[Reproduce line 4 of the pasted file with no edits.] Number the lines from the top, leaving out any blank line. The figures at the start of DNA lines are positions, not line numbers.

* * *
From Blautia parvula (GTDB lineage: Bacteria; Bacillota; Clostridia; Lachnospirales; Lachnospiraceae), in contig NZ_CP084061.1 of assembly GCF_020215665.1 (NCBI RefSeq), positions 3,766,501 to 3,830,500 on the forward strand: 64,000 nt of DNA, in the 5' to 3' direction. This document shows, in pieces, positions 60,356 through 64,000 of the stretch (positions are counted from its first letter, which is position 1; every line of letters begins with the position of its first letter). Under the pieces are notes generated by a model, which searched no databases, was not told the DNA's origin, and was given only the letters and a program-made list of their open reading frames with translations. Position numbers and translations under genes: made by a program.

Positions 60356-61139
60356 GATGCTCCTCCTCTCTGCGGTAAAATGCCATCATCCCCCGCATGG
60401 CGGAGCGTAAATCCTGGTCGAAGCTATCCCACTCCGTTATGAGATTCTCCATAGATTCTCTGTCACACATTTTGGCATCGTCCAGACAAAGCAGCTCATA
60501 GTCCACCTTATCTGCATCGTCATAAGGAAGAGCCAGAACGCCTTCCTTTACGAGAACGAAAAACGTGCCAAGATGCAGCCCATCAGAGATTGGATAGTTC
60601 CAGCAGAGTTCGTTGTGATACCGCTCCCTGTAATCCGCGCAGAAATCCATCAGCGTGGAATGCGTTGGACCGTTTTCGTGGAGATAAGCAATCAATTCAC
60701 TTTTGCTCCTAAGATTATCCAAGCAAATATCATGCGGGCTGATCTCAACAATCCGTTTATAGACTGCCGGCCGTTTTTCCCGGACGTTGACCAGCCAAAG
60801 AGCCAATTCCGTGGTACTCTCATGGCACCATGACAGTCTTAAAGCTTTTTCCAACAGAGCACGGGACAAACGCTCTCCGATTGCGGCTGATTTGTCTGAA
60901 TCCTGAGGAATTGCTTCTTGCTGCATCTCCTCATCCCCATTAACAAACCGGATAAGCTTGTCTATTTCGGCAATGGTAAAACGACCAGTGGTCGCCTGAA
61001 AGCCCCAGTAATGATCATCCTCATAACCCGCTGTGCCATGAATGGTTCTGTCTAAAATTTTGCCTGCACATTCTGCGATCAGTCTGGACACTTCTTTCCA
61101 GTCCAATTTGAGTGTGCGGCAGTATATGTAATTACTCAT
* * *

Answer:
60401 CGGAGCGTAAATCCTGGTCGAAGCTATCCCACTCCGTTATGAGATTCTCCATAGATTCTCTGTCACACATTTTGGCATCGTCCAGACAAAGCAGCTCATA